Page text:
State–of–the–art systems for text–independent speaker recognition use as their features a compact representation of a speaker utterance, known as “i–vector”. We recently presented an efficient approach for training a Pairwise Support Vector Machine (PSVM) with a suitable kernel for i–vector pairs for a quite large speaker recognition task. Rather than estimating an SVM model per speaker, according to the “one versus all” discriminative paradigm, the PSVM approach classifies a trial, consisting of a pair of i–vectors, as belonging or not to the same speaker class. Training a PSVM with large amount of data, however, is a memory and computational expensive task, because the number of training pairs grows quadratically with the number of training i–vectors. This paper demonstrates that a very small subset of the training pairs is necessary to train the original PSVM model, and proposes two approaches that allow discarding most of the training pairs that are not essential, without harming the accuracy of the model. This allows dramatically reducing the memory and computational resources needed for training, which becomes feasible with large datasets including many speakers. We have assessed these approaches on the extended core conditions of the NIST 2012 Speaker Recognition Evaluation. Our results show that the accuracy of the PSVM trained with a sufficient number of speakers is 10-30% better compared to the one obtained by a PLDA model, depending on the testing conditions. Since the PSVM accuracy increases with the training set size, but PSVM training does not scale well for large numbers of speakers, our selection techniques become relevant for training accurate discriminative classifiers.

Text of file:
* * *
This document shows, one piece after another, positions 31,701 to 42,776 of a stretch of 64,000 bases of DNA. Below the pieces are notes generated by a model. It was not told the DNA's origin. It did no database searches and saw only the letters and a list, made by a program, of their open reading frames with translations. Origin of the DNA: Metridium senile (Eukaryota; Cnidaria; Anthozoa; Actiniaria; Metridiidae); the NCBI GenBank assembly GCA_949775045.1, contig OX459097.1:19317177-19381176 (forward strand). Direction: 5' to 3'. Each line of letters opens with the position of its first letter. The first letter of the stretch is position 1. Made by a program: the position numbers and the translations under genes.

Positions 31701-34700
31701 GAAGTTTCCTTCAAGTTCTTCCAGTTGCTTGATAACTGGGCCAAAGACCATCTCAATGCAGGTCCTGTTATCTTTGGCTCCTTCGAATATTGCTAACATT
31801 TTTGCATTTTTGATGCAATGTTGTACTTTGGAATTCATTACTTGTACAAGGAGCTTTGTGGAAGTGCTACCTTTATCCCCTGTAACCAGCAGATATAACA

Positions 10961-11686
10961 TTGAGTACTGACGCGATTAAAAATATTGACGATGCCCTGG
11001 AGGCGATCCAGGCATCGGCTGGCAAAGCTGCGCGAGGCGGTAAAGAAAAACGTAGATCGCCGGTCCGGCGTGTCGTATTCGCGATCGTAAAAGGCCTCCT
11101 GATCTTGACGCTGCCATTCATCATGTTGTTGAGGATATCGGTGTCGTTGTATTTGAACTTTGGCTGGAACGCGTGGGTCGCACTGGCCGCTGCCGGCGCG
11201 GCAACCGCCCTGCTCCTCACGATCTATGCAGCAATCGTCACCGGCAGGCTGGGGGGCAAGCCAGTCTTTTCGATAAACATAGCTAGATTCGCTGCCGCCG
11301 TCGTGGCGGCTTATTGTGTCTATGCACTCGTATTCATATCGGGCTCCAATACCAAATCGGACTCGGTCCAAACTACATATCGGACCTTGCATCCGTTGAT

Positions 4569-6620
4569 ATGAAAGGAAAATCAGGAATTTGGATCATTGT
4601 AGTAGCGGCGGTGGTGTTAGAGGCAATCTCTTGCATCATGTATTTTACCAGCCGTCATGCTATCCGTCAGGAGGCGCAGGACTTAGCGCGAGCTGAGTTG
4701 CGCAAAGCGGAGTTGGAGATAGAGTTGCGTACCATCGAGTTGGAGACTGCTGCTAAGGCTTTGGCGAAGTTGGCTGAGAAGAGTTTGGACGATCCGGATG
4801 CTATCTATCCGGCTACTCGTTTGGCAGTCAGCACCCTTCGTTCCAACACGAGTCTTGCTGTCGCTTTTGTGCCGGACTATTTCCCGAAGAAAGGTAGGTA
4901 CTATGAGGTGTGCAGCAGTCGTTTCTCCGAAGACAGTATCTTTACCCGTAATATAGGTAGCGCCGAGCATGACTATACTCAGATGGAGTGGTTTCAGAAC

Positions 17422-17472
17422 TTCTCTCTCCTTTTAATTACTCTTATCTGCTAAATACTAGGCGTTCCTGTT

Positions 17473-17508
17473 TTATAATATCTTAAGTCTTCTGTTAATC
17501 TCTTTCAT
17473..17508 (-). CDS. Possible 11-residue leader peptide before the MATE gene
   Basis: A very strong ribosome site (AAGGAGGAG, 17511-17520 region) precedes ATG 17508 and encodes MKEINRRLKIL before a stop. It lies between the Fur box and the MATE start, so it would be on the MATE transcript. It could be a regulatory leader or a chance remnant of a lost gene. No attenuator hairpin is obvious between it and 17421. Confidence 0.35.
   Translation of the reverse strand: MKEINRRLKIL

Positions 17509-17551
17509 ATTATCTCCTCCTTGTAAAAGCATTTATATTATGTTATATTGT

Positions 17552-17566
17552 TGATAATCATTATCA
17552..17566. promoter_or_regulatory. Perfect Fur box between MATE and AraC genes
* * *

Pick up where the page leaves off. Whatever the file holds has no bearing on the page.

|Titolo:||Large scale training of Pairwise Support Vector Machines for speaker recognition|
|Data di pubblicazione:||2014|
|Digital Object Identifier (DOI):||10.1109/TASLP.2014.2341914|
|Appare nelle tipologie:||1.1 Articolo in rivista|